Paulo Phagula

Musings and Scribbles on Software Development

Splitting and Naming Test Cases Better

A short discussion of test case naming

When writing unit tests, one questionable thing that I’ve noticed people doing, is having a production class, and for it create a "respective" test class, and then fill it with tests.

Usually, these tests are named after the methods of the production class. This is a known bad-practice, since by doing that we’re tying our tests to the implementation. Which means that soon when the production class changes, we’ll have to cascade the changes into our tests so they can still run, breaking the premise of unit tests serving as a safety-net for preventing regressions.

Luckily, there are many articles warning against this practice, so pretty much everyone gets over it after a reasonable while.

The next stage developers move to, is to start naming the tests more properly as phrases. That improves things a lot, however, particularly when using XUnit frameworks like PHPUnit, there’s still one under-addressed step that should be taken: Splitting and naming test cases properly.

The idea is: if state influences behaviour, then we should specify what is the expected behavior of something under all interesting states/contexts/cases. For instance, the way a banking account should behave when in overdraft is different from when the account has balance.

Getting back to what I said earlier, the typical test case for a Stack would be written like this:

class StackTest extends TestCase {
  // body with tests

The problem with this is that test cases like this don’t live up to what they claim to be. They claim to be test cases (extends TestCase) but no one can identify from their names what is the case under test, if not only the system under test (SUT). And as a result, they end-up containing tests for all kinds of cases. Making it difficult for someone to infer what are the special cases for the behavior of the stack — or whatever is the SUT. Test cases like these, don’t serve as good documentation, which is one of the roles that tests should play.

A test case should be named as to represent the interesting case under which the SUT will be tested. If our production class is for instance a Stack then we probably want to have A_new_stack, An_empty_stack or A_non_empty_stack test cases.

In XUnit this would be something like:

namespace StackSpec;

class A_new_stack_Test extends TestCase {
  function test_has_no_depth() {}

class An_empty_stack_Test extends TestCase {
  function test_throws_an_error_when_queried_for_its_top_item() {}
  function test_throws_when_popped() {}
  function test_acquires_depth_by_retaining_a_pushed_item_as_its_top() {}

class A_non_empty_stack_Test extends TestCase {
  function test_becomes_deeper_by_retaining_a_pushed_item_as_its_top() {}
  function test_when_popping_reveals_tops_in_reverse_order_of_pushing() {}

Notice how the code makes more sense now. Those classes are real Test Cases. When you have a test case named StackTest, what is really the case? But when you have An_empty_stack_Test then the subject and case under test become clear.

Knowing this, some people choose to embed the case inside the function names, more or less like so:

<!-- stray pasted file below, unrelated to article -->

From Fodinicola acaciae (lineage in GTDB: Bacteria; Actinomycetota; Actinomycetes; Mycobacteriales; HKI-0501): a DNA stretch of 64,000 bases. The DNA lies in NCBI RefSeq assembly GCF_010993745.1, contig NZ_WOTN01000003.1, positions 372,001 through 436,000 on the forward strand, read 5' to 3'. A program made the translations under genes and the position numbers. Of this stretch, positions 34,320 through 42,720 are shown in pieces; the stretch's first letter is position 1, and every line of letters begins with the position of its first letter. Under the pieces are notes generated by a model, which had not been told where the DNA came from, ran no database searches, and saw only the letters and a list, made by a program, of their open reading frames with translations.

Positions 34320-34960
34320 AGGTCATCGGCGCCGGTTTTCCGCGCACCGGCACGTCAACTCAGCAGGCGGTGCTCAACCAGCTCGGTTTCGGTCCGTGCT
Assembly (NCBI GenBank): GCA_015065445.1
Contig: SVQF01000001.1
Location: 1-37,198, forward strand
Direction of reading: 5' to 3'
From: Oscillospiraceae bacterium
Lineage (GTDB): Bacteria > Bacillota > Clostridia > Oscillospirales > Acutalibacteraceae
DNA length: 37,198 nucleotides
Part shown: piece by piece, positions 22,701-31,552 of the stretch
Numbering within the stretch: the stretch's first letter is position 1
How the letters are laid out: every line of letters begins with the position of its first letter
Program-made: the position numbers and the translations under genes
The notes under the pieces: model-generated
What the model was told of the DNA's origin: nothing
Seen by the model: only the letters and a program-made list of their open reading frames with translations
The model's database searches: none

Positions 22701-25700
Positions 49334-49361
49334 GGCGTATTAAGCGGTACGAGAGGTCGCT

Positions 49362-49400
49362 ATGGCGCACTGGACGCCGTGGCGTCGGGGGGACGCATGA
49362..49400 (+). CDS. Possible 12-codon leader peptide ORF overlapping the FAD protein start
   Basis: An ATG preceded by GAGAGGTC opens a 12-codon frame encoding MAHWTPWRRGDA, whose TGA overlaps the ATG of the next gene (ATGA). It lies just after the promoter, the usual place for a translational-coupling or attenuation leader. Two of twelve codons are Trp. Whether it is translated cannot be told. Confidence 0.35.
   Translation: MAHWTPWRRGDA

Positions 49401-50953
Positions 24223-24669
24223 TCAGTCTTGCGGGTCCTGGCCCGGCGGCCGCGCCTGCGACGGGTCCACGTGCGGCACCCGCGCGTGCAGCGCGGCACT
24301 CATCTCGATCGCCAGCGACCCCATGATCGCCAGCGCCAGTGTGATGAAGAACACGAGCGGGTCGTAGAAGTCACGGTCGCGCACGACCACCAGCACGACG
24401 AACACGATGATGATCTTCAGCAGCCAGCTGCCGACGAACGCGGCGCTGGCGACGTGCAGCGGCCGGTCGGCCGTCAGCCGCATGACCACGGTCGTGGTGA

class StackTest extends TestCase {
  function test_when_empty_has_no_depth() {}
  function test_when_not_empty_reveals_tops_in_reverse_order_of_pushing_when_popping() {}
  // ...

I think this is very good, but I still prefer the first option for these reasons:

  • with the second option, we have to repeat the case at the beginning of each individual test, and depending on how easy it is to describe the case we render the test name very long and to an extent unreadable

  • with the second option, we bundle many cases under what is supposed to be a single one (see, it says extends TestCase).

  • being more granular and having the split provides me with some advantages like being able to run just the tests for a designated case. (To be fair it works with the long names too by using some filtering like phpunit --filter "test_when_not_empty")

  • finally, if we were to put both options through TestDox look how the output would come for each of the forms

A new Stack
  - has no depth
An empty stack
  - throws when queried for its top item
  - throws when popped
  - acquires depth by retaining a pushed item as its top
A non-empty stack
  - becomes deeper by retaining a pushed item as its top
  - when popping reveals tops in reverse order of pushing

# VS

  - when new has no depth
  - when empty throws when queried for its top item
  - when empty throws when popped
  - when empty acquires depth by retaining a pushed item as its top
  - when not empty becomes deeper by retaining a pushed item as its top
  - when not empty reveals tops in reverse order of pushing when popping

Using XSpec frameworks like Kahlan simplifies this as we have a "proper" construct to split the cases — the context function — which allows us to logically group related test cases without having to resort to multiple classes.

Going back to our Stack example we would have something like:

describe('Stack', function() {
  context('when new', function() {
    it('has no depth', function () {});

  context('when empty', function() {
    it('throws an error when queried for its top item', function() {});
    it('throws an error when popped', function() {});
    it('acquires depth by retaining a pushed item as its top', function() {});

  context('when not empty', function() {
    it('becomes deeper by retaining a pushed item as its top', function() {});
    it('reveals tops in reverse order of pushing when popped', function() {});

A test case should be just that: it should correspond to a single case.

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